# Users could post and read articles
# Newsgroup corresponded to a topic
# Example topics in this data set: IBM computer hardware, baseball
# Our objective is to use an article's contents to predict its newsgroup,
# a 20class classification problem.
# 18000 newsgroups, posts on 20 topics
from sklearn.datasets import fetch_20newsgroups
from sklearn.feature_extraction.text import CountVectorizer
newsgroup_data = fetch_20newsgroups(data_home='./dataset/20_Newsgroup_Data/', subset='train')
print(newsgroup_data['DESCR'])
print(newsgroup_data['data'][0])
label = newsgroup_data['target'][0]
label
newsgroup_data['target_names'][label]
It means that this news is related on cars (or autos).
To handle this ML pipeline, we need to preprocess it.
n_documents = len(newsgroup_data['data'])
cv = CountVectorizer(input='content', binary=True, max_df=0.25, min_df=1.01 / n_documents)
binary_bag_of_words = cv.fit_transform(newsgroup_data['data'])
binary_bag_of_words.shape
We can check the output by using inverse transform from CountVectorizer.
cv.inverse_transform(binary_bag_of_words[0, :])
And it will be more convenient if this matrix is handled with dictionary.
inv_voc = {v:k for k, v in cv.vocabulary_.items()}
Each feature vector $x$ is a list of indicators for whether a word appears in the article. $x_i$ is 1 if the $i$th word appears, and 0 otherwise. inv_voc
matches word indices $i$ to words.
Each label $y$ is a value in $0, 1, \ldots, 19$.
The parts of a naive Bayes classifier for this problem can be summarised as:

A probability distribution for the feature vector by class, $p(xy = j)$ for each $j = 0, 1, \ldots, 19$. These probability distributions are assumed to have independent components: we can factorize the joint probability as a product of marginal probabilities \begin{equation} p(xy = j) = \prod_{i=1}^d p(x_iy = j) \end{equation} These marginal probability distributions are Bernoulli distributions, each of which has a single parameter $\theta_{ji} := p(x_i = 1y = j)$. This parameter is the probability of observing word $i$ in an article of class $j$.

We will use the Laplace smoothed maximum likelihood estimate to compute these parameters. Laplace smoothing involves adding small counts to every feature for each class. Else, if a feature did not appear in the training set of a class, but then we observed it in our test data the log probability would be undefined.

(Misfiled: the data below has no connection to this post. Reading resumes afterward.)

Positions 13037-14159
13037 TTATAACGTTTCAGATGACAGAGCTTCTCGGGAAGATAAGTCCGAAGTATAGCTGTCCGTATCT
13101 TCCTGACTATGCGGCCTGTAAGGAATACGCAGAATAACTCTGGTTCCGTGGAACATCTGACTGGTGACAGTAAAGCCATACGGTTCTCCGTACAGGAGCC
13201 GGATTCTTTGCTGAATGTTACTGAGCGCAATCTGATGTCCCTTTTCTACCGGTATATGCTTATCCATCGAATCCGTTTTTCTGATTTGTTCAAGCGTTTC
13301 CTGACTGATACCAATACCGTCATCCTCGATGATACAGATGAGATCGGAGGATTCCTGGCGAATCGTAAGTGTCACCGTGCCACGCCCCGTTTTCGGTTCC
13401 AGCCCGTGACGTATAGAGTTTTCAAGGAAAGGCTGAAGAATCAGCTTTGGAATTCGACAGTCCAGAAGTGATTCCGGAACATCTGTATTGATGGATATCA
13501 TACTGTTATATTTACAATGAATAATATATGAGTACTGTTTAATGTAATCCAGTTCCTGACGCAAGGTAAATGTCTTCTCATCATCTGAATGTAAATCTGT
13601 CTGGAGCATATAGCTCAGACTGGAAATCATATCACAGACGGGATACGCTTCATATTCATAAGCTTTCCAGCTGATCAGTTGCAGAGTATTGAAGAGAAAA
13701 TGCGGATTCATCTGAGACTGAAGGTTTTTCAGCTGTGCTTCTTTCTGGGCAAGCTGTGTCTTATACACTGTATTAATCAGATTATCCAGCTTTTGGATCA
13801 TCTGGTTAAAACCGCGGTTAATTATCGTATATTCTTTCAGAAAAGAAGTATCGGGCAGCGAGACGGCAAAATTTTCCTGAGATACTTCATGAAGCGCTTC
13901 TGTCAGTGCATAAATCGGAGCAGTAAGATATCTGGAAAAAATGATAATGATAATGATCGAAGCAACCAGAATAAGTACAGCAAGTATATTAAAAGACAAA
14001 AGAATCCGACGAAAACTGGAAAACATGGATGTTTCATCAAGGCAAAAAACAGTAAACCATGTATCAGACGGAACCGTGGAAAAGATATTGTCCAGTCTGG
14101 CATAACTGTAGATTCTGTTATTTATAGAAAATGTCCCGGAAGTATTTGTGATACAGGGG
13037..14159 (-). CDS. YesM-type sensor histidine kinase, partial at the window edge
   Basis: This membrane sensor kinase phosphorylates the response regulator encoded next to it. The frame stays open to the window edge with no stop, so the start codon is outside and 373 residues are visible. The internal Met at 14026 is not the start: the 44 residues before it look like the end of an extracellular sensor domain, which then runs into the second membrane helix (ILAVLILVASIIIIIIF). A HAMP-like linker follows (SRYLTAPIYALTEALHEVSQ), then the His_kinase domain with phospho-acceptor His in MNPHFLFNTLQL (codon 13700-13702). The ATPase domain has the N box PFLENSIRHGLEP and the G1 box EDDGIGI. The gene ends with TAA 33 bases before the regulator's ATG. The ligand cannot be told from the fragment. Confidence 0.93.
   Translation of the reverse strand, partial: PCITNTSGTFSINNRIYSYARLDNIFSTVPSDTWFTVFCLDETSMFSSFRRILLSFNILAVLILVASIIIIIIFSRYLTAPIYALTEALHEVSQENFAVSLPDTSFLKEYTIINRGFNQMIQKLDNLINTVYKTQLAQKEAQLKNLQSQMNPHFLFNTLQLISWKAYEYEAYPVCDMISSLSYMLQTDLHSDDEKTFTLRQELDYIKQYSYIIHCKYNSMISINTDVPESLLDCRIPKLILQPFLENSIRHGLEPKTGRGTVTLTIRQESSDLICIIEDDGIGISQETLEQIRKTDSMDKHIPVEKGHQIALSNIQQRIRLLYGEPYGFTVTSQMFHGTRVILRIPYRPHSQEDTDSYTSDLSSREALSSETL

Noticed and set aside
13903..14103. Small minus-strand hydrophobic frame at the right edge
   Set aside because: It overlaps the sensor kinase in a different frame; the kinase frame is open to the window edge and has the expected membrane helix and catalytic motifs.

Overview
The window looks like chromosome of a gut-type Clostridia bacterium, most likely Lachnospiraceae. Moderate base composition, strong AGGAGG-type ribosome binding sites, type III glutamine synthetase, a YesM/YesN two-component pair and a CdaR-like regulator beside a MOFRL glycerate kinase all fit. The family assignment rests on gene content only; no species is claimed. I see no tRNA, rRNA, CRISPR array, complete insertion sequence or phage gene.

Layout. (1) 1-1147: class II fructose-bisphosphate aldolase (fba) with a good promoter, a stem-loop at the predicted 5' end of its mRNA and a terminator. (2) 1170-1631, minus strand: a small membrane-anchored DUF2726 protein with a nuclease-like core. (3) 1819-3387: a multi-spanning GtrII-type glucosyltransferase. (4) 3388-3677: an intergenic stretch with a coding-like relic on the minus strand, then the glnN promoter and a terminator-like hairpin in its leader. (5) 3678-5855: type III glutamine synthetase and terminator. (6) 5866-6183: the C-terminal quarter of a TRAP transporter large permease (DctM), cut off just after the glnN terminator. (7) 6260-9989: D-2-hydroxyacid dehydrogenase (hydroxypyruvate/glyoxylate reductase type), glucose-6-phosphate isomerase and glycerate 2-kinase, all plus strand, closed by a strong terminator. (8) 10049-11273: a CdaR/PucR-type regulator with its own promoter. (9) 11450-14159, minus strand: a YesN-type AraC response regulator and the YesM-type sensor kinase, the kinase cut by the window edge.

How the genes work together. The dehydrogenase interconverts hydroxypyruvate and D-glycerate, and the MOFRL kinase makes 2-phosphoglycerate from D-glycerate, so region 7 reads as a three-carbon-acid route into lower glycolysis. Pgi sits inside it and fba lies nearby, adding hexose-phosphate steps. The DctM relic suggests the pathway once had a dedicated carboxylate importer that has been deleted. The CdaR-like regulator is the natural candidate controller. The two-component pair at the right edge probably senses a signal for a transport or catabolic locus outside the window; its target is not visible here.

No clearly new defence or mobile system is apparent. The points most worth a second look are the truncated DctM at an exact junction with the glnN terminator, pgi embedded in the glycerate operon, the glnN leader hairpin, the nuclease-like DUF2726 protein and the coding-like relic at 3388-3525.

A collection of class prior probabilities $p(y = j)$. These will be set by computing the class base rates in the training set.
 A function for computing the probability of class membership via Bayes' theorem:
Keep in mind that we need to consider about the vocabulary exists in test set, but not in training set.
n_classes = newsgroup_data['target'].max() + 1
y = newsgroup_data['target']
n_words = binary_bag_of_words.shape[1]
alpha = 1e6
# Stores parameter values  prob. word given class
theta = np.zeros([n_classes, n_words])
for c_k in range(n_classes):
class_mask = (y == c_k)
# The number of articles in class
N = class_mask.sum()
theta[c_k, :] = (binary_bag_of_words[class_mask, :].sum(axis=0) + alpha) / (N + alpha * 2)
# Most probable word for each class
most_probable_word_i = theta.argmax(axis=1)
for j, i in enumerate(most_probable_word_i):
print("Most probable word in class {} is \"{}\".".format(newsgroup_data['target_names'][j], inv_voc[i]))
Now it's time to build the model of each keyword with distribution. We will assume that its dataset is bernoulli distribution.
batch_of_bernoullis = tfd.Bernoulli(probs=theta)
p_x_given_y = tfd.Independent(batch_of_bernoullis, reinterpreted_batch_ndims=1)
p_x_given_y
samples = p_x_given_y.sample(10)
samples
chosen_class = 10
newsgroup_data['target_names'][chosen_class]
class_sample = samples[:, chosen_class, :]
class_sample
cv.inverse_transform(class_sample)[0]
Based on google search, the first sentence of sample data contains keywords related on ice hockey. For example, ccohen
will be Colby Cohen in NHL. and goaltender
is the player reponsible for preventing hockey puck.